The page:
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Shooting through a car windshield

Discussion in 'Cop Talk' started by packsaddle, Aug 5, 2011.


  1. packsaddle

    packsaddle
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    Anyone have data on how trajectory is affected by shooting through a car windshield?

    Was wondering how the angle and thickness of the windshield affects trajectory, speed, expansion, etc.

    Don't want to debate tactics, just curious about it.

    Thanks, in advance.
     

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  2. Angry Fist

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  3. smokeross

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    Not sure, but the gang bangers that looked down the barrel of my .45 through the windshield of my car in Anchorage didn't want ti find out.:wow::wow::wow:
     
  4. GioaJack

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    Back when we carried 158 grain RN .38's had an occasion to fire a round head on at a subject sitting in the front seat. Round plowed a trough up the windshield and gouged the aluminum trim at the top. Never came close to penetrating.

    After we changed to 158 grain LSWCHP's fired through the passenger side corner of my unit's windshield from the driver's seat. Round passed through without a problem and left a relatively small hole. I imagine the angle had a lot to do with it.

    There were some higher-ups in the department who were not particularly amused.


    Jack
     
  5. A6Gator

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    You talking inside/out or outside/in?
     
  6. DaBigBR

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    I don't think you're going to see any hard data. There are just too many variables. Bonded ammunition is almost a must for bullet integrity and weight retention through windshield glass. They had a rep from ATK come to my firearms instructor school and demo some of that stuff. Seemed like your best bet any time you're shooting through a windshield was either a) shooting a big enough hole in it that you can shoot through said hole or b) going with something heavy, like a slug.
     
  7. Sam Spade

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    The round angles towards the perpendicular. Shooting out goes up, shooting in goes down. How much it deviates depends on the angle and such. I have had .40 FMJ go a foot and a half high fron driver's seat to front bumper (aimed belt, hit neck on a TQ21).

    The bonded bullets still deflect. Their advantage is in not separating out the jacket and retaining more weight for the impact.
     
  8. collim1

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    This is what my very unscientific results have been like. Sitting in the car and firing through the windshield at a B27.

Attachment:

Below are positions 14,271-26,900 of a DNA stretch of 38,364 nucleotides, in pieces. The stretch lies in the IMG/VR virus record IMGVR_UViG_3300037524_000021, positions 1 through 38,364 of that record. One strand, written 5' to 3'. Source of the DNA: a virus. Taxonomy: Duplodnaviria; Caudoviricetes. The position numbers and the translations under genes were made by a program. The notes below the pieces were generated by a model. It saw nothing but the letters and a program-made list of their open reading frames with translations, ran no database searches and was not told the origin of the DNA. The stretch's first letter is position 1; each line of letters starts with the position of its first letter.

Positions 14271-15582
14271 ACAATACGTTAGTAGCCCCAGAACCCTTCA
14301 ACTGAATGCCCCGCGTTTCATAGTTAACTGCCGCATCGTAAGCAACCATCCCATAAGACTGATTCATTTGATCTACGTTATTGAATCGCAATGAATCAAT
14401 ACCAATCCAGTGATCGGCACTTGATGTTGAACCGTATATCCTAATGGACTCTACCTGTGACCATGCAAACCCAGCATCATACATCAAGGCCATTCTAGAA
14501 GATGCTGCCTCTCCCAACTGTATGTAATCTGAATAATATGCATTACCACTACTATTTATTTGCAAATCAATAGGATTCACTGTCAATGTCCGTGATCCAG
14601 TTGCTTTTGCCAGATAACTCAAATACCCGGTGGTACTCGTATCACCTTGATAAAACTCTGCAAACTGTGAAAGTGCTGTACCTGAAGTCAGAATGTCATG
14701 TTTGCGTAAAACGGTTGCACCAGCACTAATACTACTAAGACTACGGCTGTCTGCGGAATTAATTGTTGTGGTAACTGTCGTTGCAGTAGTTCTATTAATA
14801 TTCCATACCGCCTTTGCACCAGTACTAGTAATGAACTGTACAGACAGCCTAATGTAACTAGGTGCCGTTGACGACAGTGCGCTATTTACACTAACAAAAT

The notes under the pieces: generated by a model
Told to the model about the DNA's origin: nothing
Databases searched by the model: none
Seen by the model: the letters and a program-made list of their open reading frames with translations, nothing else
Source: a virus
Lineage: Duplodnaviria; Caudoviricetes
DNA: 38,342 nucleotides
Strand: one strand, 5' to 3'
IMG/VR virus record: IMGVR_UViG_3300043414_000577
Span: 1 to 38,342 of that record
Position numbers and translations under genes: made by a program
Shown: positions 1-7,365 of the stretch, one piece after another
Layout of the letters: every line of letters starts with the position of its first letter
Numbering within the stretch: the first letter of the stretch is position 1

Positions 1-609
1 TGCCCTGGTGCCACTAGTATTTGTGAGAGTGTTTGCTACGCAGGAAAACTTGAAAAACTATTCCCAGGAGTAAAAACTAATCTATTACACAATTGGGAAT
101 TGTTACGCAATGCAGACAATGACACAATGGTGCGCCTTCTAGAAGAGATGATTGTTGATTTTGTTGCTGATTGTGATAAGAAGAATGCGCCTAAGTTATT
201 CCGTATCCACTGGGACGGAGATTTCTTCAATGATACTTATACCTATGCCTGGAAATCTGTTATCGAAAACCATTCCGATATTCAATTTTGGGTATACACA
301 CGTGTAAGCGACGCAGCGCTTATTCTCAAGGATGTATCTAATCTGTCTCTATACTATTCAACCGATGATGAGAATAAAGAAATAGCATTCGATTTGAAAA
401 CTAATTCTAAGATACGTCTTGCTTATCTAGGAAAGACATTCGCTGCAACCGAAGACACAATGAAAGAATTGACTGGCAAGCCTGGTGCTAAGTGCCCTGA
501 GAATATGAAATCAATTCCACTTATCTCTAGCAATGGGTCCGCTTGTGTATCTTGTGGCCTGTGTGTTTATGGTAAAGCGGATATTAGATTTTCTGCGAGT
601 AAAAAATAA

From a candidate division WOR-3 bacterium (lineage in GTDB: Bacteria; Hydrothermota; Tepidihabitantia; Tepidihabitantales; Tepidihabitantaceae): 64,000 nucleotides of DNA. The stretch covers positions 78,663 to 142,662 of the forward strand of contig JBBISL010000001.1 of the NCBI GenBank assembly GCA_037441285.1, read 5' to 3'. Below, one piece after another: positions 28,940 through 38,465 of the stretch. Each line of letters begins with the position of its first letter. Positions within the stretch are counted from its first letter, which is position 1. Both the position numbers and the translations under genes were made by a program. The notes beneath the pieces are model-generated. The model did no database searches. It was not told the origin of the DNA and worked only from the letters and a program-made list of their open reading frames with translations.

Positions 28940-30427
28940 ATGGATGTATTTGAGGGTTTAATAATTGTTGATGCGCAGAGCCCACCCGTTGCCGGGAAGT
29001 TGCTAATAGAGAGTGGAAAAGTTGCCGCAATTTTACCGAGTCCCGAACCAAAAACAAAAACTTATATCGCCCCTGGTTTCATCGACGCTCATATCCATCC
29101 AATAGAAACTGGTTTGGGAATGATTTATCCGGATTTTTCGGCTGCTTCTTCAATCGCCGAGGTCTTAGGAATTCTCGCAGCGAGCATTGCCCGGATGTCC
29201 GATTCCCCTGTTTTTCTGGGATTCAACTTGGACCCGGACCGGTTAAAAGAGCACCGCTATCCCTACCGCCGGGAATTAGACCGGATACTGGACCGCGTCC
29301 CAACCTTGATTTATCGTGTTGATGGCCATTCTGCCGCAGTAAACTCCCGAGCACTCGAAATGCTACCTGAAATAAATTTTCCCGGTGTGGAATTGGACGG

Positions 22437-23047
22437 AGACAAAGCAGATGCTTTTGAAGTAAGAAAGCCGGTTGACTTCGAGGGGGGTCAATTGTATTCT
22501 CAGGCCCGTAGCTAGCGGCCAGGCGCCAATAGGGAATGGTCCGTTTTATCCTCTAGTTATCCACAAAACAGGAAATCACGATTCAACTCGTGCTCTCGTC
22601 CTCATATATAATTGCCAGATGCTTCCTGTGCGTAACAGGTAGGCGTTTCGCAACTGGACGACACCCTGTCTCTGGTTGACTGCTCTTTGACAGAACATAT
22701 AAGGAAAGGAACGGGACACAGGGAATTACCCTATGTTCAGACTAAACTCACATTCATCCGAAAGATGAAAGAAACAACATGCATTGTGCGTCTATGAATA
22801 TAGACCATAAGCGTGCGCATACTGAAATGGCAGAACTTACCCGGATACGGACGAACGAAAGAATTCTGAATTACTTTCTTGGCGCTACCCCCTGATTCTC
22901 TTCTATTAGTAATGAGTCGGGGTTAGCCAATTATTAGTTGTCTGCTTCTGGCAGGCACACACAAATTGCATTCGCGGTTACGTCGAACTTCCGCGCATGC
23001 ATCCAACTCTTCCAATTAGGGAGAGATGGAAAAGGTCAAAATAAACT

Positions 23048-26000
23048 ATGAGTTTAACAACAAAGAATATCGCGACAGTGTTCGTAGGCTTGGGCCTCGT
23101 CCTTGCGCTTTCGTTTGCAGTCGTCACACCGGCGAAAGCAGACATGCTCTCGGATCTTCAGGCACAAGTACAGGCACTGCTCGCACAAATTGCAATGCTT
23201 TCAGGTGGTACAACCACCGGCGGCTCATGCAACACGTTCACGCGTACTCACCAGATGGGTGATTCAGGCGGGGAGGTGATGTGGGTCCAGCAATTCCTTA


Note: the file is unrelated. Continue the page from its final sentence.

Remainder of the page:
First round is no gaurantee, but any rounds fired where the glass is spiderwebbed from the first would hit POA.

    Unfortunately we only had two junkers to work with so you only got about 3 "first shot" simulations from each windshield before it was spent.

    I guess the best rule is keep putting rounds on target.
     
  9. packsaddle

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    Thanks, guys.

    So, sitting in your unit shooting out, it sounds like first shot should be held lower than intended target with subsequent shots held directly on intended target.

    Hope to never find myself in such a predicament but always good to know the physics involved.
     
  10. The-Fly

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  11. Morris

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    Just got done with a Vehicle Tactics class including shooting through the windshield. I'll post my thoughts later.

    Yes, put quite a few rifle and handgun rounds through the windshields of some donated cars.
     
  12. smokeross

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    Loved shooting up abandoned cars when I was young. .22's, shotguns,
    large revolvers, mini 14's. Pretty amazing what a .22 can do. Another fun thing was to tape a flashlight to the barrel and go to the local dump at night shooting rats.
     
  13. Steve in PA

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  14. Milltown

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    Buy yourself one of these and you won't have an issue.
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  15. fatfred

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    The FBI did an exhaustive study on this shortly after the Miami shoot out. The guy that did it was an agent who was a total ballistics nerd and really intelligent. The study was
    posted on the FBI web site at one time. Shortly after the FBI adopted the 10mm.
     
  16. walkin' trails